The APA has long been devoted to undertaking key projects that promote research. Members are familiar with the essential work performed by the American Office of L’année philologique, supported by your dues, generous annual giving, and a significant endowment raised through our capital campaign. I call your attention as well to the APA’s newest research initiative, the Digital Latin Library (DLL), undertaken in conjunction with the Medieval Academy of America and the Renaissance Society of America. Supported by grant funding from the Mellon Foundation, the DLL is envisioned, broadly speaking, as the APA’s contribution to the revolution that is digital humanities. It will provide a website populated by editions of Latin works that include an apparatus criticus, where individuals can browse, read, comment, edit, and publish new digital editions that exceed the possibilities offered by printed texts. For instance, these editions could include links to manuscripts and collations, lists of variants not placed in the apparatus, and commentary at adjustable levels of detail, including discussion of editorial choices. In the language of Sam Huskey, the project’s director, scholars using the site will be able to combine “traditional philological methods with new technology to expand the reach and capabilities of Latin scholarship and pedagogy.” Click here for a fuller description.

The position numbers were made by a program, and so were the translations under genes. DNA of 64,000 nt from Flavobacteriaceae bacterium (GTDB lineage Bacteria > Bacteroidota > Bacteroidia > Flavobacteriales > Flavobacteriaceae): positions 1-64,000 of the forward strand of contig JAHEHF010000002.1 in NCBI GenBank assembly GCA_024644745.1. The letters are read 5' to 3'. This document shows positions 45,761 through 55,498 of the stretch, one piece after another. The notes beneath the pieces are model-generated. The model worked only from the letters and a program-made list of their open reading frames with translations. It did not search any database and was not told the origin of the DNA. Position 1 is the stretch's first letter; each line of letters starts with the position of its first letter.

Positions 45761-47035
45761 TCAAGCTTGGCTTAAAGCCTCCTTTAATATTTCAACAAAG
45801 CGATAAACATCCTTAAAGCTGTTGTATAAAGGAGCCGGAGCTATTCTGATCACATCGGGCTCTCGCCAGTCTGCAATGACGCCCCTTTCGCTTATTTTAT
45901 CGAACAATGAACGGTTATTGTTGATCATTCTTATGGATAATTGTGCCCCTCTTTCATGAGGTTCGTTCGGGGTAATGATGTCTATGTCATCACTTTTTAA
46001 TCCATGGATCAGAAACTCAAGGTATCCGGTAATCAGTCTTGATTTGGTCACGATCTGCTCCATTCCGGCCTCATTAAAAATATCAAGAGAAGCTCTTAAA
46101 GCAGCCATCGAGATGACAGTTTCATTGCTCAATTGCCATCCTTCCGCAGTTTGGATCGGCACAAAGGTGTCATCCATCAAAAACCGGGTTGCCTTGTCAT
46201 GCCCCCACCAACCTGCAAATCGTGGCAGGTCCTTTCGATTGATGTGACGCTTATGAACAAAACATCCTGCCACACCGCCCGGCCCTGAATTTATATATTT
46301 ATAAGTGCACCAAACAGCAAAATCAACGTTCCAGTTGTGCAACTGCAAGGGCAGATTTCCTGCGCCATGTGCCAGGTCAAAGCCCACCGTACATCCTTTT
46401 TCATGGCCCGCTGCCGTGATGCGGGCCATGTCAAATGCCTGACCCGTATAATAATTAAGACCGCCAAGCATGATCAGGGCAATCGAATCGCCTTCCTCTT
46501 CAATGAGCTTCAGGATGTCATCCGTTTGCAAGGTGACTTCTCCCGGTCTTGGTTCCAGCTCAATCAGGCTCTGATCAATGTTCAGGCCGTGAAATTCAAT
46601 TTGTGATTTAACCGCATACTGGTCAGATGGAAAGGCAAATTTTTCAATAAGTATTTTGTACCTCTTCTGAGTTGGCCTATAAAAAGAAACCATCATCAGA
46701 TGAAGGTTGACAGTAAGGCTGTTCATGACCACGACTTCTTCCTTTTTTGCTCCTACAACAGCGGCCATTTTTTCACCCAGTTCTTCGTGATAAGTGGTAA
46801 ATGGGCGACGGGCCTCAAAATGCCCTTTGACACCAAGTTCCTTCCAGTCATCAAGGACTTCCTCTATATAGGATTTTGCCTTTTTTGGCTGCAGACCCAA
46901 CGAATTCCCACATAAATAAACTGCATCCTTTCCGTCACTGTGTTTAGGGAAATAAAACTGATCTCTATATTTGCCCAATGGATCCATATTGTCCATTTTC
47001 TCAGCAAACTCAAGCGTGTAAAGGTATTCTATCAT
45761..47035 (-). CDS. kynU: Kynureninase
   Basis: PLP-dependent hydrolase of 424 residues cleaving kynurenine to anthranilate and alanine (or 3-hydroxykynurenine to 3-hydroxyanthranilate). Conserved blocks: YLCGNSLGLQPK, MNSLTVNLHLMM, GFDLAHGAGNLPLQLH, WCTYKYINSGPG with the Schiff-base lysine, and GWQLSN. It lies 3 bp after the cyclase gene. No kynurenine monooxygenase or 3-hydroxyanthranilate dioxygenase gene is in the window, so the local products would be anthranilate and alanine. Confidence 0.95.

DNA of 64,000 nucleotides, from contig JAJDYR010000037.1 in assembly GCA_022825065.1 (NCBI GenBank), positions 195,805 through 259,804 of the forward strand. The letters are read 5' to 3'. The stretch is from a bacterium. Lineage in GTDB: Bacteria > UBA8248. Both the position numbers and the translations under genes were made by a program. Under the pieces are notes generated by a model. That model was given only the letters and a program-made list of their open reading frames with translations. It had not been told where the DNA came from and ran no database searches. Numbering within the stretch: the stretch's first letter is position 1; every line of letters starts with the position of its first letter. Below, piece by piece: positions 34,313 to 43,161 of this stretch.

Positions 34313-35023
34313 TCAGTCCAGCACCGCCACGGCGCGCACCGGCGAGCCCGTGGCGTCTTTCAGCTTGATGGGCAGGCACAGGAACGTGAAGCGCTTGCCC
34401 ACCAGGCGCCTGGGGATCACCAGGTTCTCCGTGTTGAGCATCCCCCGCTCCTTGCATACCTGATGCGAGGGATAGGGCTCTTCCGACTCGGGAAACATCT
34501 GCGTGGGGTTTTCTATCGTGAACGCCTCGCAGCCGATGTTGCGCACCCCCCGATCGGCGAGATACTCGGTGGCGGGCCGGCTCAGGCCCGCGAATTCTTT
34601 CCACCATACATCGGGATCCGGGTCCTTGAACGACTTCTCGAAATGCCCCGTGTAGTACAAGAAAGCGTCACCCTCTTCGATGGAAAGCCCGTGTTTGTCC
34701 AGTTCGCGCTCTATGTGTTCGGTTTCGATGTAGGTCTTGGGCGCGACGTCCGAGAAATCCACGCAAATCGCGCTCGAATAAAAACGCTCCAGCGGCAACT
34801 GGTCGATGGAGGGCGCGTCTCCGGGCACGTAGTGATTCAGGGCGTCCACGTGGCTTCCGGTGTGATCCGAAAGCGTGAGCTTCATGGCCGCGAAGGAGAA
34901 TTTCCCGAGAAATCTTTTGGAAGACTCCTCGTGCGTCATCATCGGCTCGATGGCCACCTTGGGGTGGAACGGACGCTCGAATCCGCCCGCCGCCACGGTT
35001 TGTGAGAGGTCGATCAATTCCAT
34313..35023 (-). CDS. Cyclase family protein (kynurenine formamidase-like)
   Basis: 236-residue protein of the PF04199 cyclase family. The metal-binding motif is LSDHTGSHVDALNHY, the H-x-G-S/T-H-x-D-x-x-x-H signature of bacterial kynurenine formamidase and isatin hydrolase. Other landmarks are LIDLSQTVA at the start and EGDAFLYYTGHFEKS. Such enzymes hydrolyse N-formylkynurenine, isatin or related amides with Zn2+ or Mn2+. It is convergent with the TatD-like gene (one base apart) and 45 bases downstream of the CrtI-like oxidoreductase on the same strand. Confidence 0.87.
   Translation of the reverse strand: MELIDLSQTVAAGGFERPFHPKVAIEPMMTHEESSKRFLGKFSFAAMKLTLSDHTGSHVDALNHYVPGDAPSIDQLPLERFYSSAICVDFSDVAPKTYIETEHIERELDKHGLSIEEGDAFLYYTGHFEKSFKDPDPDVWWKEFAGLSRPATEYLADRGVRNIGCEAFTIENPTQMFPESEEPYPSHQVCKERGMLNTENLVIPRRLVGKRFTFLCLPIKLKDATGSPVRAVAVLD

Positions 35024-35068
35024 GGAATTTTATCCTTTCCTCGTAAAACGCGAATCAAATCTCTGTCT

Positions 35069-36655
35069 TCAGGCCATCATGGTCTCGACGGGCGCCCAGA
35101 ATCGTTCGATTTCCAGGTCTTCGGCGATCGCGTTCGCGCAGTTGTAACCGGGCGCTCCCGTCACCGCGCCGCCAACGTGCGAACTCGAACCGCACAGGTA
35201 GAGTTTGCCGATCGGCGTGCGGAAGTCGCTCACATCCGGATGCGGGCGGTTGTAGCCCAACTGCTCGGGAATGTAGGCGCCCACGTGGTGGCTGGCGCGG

While we remain true to our core identity as the principal North American organization devoted to advancing knowledge about the classical world, the APA is also increasingly committed to becoming a public voice in support of study of classics and a resource for non-professionals who wish to learn from our explorations. This means that the service provided by the APA, soon to become the SCS (Society for Classical Studies), is now directed not just to serving its membership but also increasingly to informing others who share our enthusiasms or may come to do so. Your support for the APA, through membership and volunteer work, is thus expanding to become support for classics more broadly conceived. I consider this expansion of the activities of the APA essential to the future of classics, as our organization learns how to share the conversations we have as scholars with the broader public. As part of this approach, the Board of Directors recently approved two new categories of associate membership which are designed to affiliate persons who desire to engage with and support our mission but do not require the benefits of full membership. Ronnie Ancona, before completing her term as Vice-President for Education, proposed an associate membership for K-12 teachers who wish to receive information from the APA but not be active members, and I proposed a similar associate membership, called Friends of Classics, directed toward non-professionals who wish to learn about the ancient world and to support the work of our organization. As potential Friends, I was thinking particularly of the thousands who have studied Classics at some level, whether in high school, as a classics major, or at the graduate level, and who remain passionate about antiquity while enjoying careers in other fields. Many of these, as well as others fascinated by the ancient world, now have a means to affiliate themselves with the APA/SCS. These associate memberships will create an eager audience to whom we may communicate about Classics and will help to create a network of persons who support our initiatives.